Crying over onions

Onion, Slices, Red, Vegetables, Healthy

Through time I have heard of a good deal of remedies for preventing tears when cutting onions. A number of these are quite amusing; chew on a matchstick whilst cutting (must be timber ), others seem as if they may function; run the onion for a few minutes before chopping and others seem just to weird to attempt at all;’with your swimming goggles firmly in place light the incense, put it alongside your chopping board and chop away’.

For me the solution was found not by accepting old wives stories as fact but only by trial and error. With my young ambition I’d dive in and do exactly as he’d asked, standing at one chopping board for hours and hours cutting nothing but onions. I quite enjoyed these kinds of menial tasks that many of my coworkers despised. They saw them as dull and un-educational. I on the other hand saw them as a challenge and a chance to increase my knife skills. I’d weigh the onions into equivalent weighted groups on each event and time myself to see if I was getting quicker.

This piece is 3 times the size of the one. I want them to look like this one”, as he pointed to one of my few perfect pieces.

I would agree,”Yes Chef” and begrudgingly pick up my knife and cut the rest of the onions much slower.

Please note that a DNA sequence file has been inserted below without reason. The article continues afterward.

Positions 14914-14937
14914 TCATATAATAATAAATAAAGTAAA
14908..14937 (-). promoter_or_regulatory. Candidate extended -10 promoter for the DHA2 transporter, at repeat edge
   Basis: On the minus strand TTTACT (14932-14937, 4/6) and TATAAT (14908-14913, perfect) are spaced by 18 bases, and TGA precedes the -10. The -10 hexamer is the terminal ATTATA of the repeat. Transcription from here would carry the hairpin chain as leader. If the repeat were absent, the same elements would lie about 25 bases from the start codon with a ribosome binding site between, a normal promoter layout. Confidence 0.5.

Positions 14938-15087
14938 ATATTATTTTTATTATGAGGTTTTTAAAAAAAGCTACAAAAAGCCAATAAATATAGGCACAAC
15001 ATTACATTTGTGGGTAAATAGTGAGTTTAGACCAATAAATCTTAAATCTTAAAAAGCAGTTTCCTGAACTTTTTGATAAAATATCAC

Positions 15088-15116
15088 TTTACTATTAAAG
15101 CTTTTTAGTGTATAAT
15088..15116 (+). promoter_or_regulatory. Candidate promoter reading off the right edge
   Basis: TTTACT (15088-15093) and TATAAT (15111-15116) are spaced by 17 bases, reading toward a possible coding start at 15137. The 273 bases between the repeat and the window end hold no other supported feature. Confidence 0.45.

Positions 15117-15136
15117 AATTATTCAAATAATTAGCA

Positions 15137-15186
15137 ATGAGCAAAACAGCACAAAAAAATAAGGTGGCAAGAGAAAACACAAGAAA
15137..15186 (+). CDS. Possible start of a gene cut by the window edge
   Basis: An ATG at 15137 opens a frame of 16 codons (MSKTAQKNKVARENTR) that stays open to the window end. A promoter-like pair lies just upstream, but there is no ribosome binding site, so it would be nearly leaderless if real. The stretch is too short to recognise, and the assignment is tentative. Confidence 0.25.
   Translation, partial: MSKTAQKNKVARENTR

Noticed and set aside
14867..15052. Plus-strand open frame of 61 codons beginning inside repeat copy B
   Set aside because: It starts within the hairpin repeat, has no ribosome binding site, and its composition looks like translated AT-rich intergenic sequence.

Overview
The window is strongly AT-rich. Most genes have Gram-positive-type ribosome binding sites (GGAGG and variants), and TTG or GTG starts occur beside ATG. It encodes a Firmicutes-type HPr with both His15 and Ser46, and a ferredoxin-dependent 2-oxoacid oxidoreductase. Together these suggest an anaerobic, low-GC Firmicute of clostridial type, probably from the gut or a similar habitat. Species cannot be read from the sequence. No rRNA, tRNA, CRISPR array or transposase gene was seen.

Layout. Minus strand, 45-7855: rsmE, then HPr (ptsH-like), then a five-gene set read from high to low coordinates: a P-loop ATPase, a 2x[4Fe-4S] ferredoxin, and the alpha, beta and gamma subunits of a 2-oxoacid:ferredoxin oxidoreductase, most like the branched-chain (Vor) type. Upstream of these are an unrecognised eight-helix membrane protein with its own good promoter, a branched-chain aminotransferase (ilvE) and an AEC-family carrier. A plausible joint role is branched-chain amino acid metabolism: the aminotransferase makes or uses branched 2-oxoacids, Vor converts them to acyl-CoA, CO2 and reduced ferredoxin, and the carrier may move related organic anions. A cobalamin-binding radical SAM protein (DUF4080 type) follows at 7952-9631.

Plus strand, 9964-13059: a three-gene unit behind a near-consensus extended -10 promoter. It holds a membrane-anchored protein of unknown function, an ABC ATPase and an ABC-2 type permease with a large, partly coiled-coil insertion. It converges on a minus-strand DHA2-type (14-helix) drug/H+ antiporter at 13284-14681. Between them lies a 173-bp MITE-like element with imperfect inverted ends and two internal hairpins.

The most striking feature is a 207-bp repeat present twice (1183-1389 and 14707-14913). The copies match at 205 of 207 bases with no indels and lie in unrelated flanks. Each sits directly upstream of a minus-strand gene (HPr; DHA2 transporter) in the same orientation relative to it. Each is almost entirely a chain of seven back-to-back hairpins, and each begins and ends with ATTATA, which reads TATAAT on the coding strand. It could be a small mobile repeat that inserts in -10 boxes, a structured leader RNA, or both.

I digress, but what I am getting at here is that I’d spend this time working aggressively slicing, cutting and chopping onions and never give another thought to tears.

I had peeled the onions the same, I had exactly the identical plastic chopping board I was using the same knife as at work, (I always took my gear home with me on my days off). I could not think why I’d cry at home but not at work. Are there a sub-conscious part of me maintaining my tears at bay for fear of ripping up facing Chef and the other men at work? I could not figure it out, but I was glad I never had much greater than 1-2 onions to cut home.

You see at work there were 6 enormous extractor fans across from me, there was also a huge corridor running down to a huge entry door behind me which has been open to the fresh air. At home I had the windows in my apartment closed and the very small overhead fan turned away. So the answer I found is essentially ventilation. Next time you’re cutting onions, simply be sure that you have good flow; air being drawn in and out of the kitchen. Try to face or be as close as possible to your exhaust fan and open some doors and windows to permit the air to flow.

If you don’t have any windows close to your kitchen or your stove doesn’t have an overhead fan, consider taking the chopping plank, the fresh air should have the exact same effect of flow and dilute the fumes before they reach you. I’ve been working in commercial kitchens for several years and this simple method has kept me from shedding one onion tear. So next time you will need to chop some onions, then leave the swimming goggles in the swimming pool, the matchsticks from the drawer and just turn the fan on and open a window. Happy chopping.

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